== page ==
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AA.VV. - 11 ottobre 1992

ABSTRACT: Philippine Parliament is going to discuss, starting from tomorrow, about the reintroduction of death penalty in the legal system of the state. 70 among the Italian MPs (belonging to every Political Groups, except for MSI) have sent the following letter to the Speaker of Philippine's Lower House, Rep. José de Venecia, and to the President of Senate, Neptali Gonzalez


October 11th, 1992

»We are writing to You as members of the Italian Parliament.

We wish to respectfully express our concern at the move towards reintroducing the death penalty in Your country. We know that the Committee of Justice of the Lower House of the Philippines is prepared to move very quickly now to submit their report on the proposal to reinstate the death penalty.

We welcomed the constitutional abolition of the death penalty by Your country in 1987 as a hellmark of the democratic reforms in the Philippines and as an example to other countries in the region. The Government's more recent support for the Second Optional Protocol to the International Covenant on Civil and Poltitical Rights, which aims to achieve abolition of the death penalty throughout the world, further demonstrated the serious committement the Philippines Government has given to endeavouring to uphold and protect the human rights of its citizens.

Today nearly half the countries in the world have abolished the death penalty in law or in practice. Many countries have taken this step in explicit recognition that the death penalty is incompatible with respect for foundamental human rights. Other countries are moving towards total abolition by restricting the scope of the death penalty. Contrary to this global trend, the Philippines Government is considering the reintroduction oh the death penalty: we believe that to restore this most cruel and inhumanm form of punishment would represent a retrogressive step for human rights in Your country.

We are aware that recently public opinion in the Philippines has been understandably outraged by a series of kidnapping, murders and other serious crimes: following a wawe of particularly horrific crimes such as this, and subsequent public desquiet, it is not a uncommon for Governments to respond by raising the banner of the death penalty as a signal that something is being done. While we recognize the need for effective measures to fight crime, we do not believe the death penalty serves this purpose.

As You certainly know, there is no scientific proof that the death penalty is in fact a more effective deterrent to crime than other form of punishment. In reviewing the evidence relating to the changes in the use of the death penalty and crime rates, the report on death penalty prepared for the United Nations Committe on Crime Prevention and Control in 1988 stated that, although no definite conclusions could be drawn about the impact of changes in the death penalty alone, nevertheless "the fact that all the evidence continues to point in the same dirtection is persuasive a priori evidence that countires need not fear sudden and serious changes in the curve of crime if they reduce their reliance upon the death penalty".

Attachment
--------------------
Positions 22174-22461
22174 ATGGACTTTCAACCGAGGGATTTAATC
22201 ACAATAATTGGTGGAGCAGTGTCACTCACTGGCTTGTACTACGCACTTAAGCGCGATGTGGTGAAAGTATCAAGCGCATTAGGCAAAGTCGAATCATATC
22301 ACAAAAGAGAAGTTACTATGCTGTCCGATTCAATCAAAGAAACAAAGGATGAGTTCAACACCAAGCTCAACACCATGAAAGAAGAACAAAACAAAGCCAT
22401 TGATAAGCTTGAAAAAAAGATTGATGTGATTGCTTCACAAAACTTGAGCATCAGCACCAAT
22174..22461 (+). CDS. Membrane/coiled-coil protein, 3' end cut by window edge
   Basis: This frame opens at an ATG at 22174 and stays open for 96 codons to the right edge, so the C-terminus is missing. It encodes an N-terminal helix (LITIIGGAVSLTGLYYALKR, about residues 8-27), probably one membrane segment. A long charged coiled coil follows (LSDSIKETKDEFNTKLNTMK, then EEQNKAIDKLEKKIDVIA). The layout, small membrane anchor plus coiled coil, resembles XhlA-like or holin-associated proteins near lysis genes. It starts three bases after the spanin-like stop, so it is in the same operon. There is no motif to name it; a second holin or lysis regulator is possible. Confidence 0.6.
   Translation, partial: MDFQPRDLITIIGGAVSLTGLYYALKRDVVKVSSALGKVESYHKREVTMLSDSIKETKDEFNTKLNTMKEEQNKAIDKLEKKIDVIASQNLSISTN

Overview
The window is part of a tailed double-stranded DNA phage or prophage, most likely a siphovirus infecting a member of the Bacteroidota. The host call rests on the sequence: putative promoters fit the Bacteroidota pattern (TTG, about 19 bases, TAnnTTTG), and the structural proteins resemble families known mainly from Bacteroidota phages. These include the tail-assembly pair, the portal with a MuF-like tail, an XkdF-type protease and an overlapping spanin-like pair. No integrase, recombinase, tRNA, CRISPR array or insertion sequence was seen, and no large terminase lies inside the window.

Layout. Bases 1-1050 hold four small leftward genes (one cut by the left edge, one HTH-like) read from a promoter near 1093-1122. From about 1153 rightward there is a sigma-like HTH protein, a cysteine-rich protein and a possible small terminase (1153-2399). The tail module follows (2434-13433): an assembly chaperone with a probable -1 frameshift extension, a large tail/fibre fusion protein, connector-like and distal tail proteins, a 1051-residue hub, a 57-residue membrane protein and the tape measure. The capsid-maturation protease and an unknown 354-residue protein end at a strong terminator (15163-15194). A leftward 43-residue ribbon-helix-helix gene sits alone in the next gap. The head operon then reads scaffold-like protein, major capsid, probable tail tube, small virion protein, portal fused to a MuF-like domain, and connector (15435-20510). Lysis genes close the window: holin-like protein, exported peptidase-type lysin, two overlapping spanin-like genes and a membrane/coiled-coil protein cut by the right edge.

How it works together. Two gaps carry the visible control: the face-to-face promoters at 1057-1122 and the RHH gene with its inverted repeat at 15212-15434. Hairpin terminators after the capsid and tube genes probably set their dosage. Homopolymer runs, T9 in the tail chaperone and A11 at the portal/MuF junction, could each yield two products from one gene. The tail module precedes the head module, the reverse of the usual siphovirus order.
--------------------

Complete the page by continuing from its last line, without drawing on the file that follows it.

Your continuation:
Apart from its lack of any demonstrated unique deterrent effect, the death penalty is qualitatively different from other forms of punishment in that it is irrevocable. Inevitably this finality must raise questions as to the ability of a criminal justice system to select consistently and fairly who should live and who should die. In practice, no system has shown itself able to do this. Expirience demonstrates that the risk of miscarriage of justice and the execution of innocent people is inherent in the use of the death penalty. In a report entiteled "Philippines: case studies in the use of the death penalty", Amnesty International documented cases of innocent people sentenced to death, and at least one case of a prisoner who may have been innocent who was executed.

Were the death penalty to be reintroduced, this inescapable and unacceptable risk of executing the innocent would also be reintroduced.

Its our hope that Philippines Government will display moral leadership and arrive at the conclusion already reached by many Governments, and previously in the Philippines, that the death penalty is neither an effective nor a useful form of punishment and must not be encouraged in a country dedicated to the preservation of human rights.

Yours sincerely

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